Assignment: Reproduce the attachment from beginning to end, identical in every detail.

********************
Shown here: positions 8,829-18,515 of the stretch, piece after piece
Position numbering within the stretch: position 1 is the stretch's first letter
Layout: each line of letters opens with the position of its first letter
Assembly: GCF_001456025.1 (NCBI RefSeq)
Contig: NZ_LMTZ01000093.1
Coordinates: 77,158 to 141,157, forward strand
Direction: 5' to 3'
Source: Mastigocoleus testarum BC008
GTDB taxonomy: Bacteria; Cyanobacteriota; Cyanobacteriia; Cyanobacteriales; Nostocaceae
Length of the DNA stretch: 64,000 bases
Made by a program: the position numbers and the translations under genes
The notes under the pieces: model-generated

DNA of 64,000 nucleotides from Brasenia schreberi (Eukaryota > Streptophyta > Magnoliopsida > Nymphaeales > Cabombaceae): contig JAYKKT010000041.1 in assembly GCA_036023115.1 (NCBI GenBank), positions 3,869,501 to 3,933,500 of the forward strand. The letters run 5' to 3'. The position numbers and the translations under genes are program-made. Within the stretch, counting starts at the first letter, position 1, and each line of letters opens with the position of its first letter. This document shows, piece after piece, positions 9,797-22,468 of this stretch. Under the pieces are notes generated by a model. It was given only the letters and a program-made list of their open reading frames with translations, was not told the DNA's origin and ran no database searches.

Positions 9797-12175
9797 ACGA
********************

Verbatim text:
Shown here: positions 8,829-18,515 of the stretch, piece after piece
Position numbering within the stretch: position 1 is the stretch's first letter
Layout: each line of letters opens with the position of its first letter
Assembly: GCF_001456025.1 (NCBI RefSeq)
Contig: NZ_LMTZ01000093.1
Coordinates: 77,158 to 141,157, forward strand
Direction: 5' to 3'
Source: Mastigocoleus testarum BC008
GTDB taxonomy: Bacteria; Cyanobacteriota; Cyanobacteriia; Cyanobacteriales; Nostocaceae
Length of the DNA stretch: 64,000 bases
Made by a program: the position numbers and the translations under genes
The notes under the pieces: model-generated

DNA of 64,000 nucleotides from Brasenia schreberi (Eukaryota > Streptophyta > Magnoliopsida > Nymphaeales > Cabombaceae): contig JAYKKT010000041.1 in assembly GCA_036023115.1 (NCBI GenBank), positions 3,869,501 to 3,933,500 of the forward strand. The letters run 5' to 3'. The position numbers and the translations under genes are program-made. Within the stretch, counting starts at the first letter, position 1, and each line of letters opens with the position of its first letter. This document shows, piece after piece, positions 9,797-22,468 of this stretch. Under the pieces are notes generated by a model. It was given only the letters and a program-made list of their open reading frames with translations, was not told the DNA's origin and ran no database searches.

Positions 9797-12175
9797 ACGA